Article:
This is the home of the 'serious' a4g. To visit my dark side, go to Point Five. (The dark side seems to post every day... Why do you think that is?)

Thursday, March 03, 2005

Arrogance Supreme

"But what about Brown v. Board of Education?"

If I have to hear that argument again...

With the recent ruling on "the execution of teenagers" which is actually the ruling on executing adults ten to twenty years after they committed a crime while 16 or 17, a highly useful marker has been created by the Supreme Court in the outing of self-loathing individuals in our society.

For what is the argument over the Supreme Court's role in protecting us from the "tyranny of the majority" but a proxy for the larger question of man in nature and the inherent viability of democracy itself? It seems that anyone who takes a stand on this decision tips their hand -- the two camps are those that oppose the decision, who trust that the will of the people is best able to define justice, and those that support it, who believe that the will of the people is inherently suspect, brutish and cruel (although these same people don't seem to note the delicious irony that they, too, are people, and seem to trust their own will).

So what is the historical precedent for this feverish fear of majority decisions? Let's take America's most notorious example: slavery. Slavery, which a majority compromise rendered legal. Slavery which chained millions in bondage while salon conversation presented point and counterpoint. Tyranny, yes, stipulated. But a tyranny that drove deep wedges and cracks in this nation, with results of such violent retribution that no war in our history has equalled its penitential blood spilled.

Is history itself not an argument for the essentially self-correcting nature of democratic republics? Did slavery cease to exist when we would have liked? No. But neither has poverty, nor dictatorship, nor even gravity when it is not particularly in keeping with our desires not to hit the ground hard. The antebellum Supreme Court, which, self-annointed, delivers us from all evil, did not even side with the slaves. Yet we are now supposed to smugly smirk self-satisfied that the erudite intellect of five black-robed tyrants has protected us from our baser selves.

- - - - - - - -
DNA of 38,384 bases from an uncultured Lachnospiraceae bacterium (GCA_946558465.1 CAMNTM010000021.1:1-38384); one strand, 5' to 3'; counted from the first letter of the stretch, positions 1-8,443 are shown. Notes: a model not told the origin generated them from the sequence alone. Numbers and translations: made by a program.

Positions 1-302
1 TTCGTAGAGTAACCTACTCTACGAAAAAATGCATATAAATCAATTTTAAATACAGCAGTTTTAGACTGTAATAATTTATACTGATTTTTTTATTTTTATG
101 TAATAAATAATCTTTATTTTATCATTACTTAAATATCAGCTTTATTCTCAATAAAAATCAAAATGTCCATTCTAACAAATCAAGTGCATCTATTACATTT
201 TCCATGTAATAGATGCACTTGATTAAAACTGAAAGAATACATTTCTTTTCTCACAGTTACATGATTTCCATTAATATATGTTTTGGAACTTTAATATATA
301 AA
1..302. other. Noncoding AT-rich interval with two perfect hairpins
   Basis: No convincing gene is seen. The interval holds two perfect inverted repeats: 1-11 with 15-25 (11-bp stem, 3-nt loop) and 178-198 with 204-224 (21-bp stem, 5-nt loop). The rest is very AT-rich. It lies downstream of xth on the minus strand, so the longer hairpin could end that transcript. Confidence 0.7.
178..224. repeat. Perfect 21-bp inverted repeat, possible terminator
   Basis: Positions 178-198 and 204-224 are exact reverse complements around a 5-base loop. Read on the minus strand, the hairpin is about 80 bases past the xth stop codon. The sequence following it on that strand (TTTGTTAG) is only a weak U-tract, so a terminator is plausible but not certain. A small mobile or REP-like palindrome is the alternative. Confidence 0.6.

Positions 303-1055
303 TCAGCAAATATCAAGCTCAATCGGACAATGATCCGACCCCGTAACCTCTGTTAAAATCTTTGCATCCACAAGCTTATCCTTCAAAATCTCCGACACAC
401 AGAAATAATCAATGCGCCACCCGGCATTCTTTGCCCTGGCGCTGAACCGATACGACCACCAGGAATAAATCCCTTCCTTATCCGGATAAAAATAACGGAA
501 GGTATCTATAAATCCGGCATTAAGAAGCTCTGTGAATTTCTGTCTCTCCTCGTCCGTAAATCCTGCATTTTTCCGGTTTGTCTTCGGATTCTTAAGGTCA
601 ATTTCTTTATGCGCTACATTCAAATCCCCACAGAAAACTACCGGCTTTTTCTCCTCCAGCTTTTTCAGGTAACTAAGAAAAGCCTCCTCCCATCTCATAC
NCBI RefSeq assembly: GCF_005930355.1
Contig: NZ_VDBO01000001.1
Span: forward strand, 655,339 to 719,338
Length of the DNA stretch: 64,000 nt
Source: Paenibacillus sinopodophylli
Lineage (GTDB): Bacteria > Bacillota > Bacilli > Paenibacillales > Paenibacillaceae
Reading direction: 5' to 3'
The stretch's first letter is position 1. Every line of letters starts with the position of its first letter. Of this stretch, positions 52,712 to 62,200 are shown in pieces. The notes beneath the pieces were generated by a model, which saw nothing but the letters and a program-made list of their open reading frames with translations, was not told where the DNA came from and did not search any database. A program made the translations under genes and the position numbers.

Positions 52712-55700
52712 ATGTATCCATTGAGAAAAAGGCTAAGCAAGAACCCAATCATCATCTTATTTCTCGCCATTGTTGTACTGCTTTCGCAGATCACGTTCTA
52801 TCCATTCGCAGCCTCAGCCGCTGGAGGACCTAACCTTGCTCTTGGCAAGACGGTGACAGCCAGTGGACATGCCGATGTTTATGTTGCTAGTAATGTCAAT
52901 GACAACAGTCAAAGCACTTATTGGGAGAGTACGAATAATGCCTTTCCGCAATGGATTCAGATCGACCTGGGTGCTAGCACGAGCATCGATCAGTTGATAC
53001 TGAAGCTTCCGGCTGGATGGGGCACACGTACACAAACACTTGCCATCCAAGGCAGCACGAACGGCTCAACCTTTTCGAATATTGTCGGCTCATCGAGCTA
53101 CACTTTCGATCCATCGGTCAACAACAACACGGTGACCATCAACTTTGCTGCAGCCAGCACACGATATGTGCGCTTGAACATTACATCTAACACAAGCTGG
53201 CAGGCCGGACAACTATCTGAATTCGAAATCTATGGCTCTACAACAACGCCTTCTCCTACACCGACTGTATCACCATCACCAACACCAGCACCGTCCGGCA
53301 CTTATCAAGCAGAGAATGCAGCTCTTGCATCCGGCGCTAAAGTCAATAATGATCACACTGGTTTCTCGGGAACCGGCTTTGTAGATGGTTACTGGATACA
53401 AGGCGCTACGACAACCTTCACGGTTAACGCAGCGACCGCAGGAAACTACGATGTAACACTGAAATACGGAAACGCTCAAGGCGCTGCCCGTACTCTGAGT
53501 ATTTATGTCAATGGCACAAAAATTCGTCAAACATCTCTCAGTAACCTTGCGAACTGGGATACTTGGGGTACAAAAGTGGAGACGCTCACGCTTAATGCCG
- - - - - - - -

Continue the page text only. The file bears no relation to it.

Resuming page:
So no, I don't favor Brown. And no, don't believe that "black's would still be segregated" if not for the Court. We want change today -- now -- instantaneously, but the forge of history strikes its hammer slowly -- there are 561 years between June 15, 1215 and July 4, 1776. Five and a half centuries to tear down a king. And there are those that would give every ounce of his power back just to get their way today instead of tommorrow.

I for one would rather hold a rifle high above my head and let those who would lord over me know that I am an American, struck in the land of freedom. Through my blood runs the inheritance of patriots and martyrs. Untested though I am, if called, I will serve. I won't sell the terrible, terrifying uncertain adventure of self-determination for the fat, greasy comfort of a european entitlement cheque.

You'll take my liberty from me out of my cold, dead hands.
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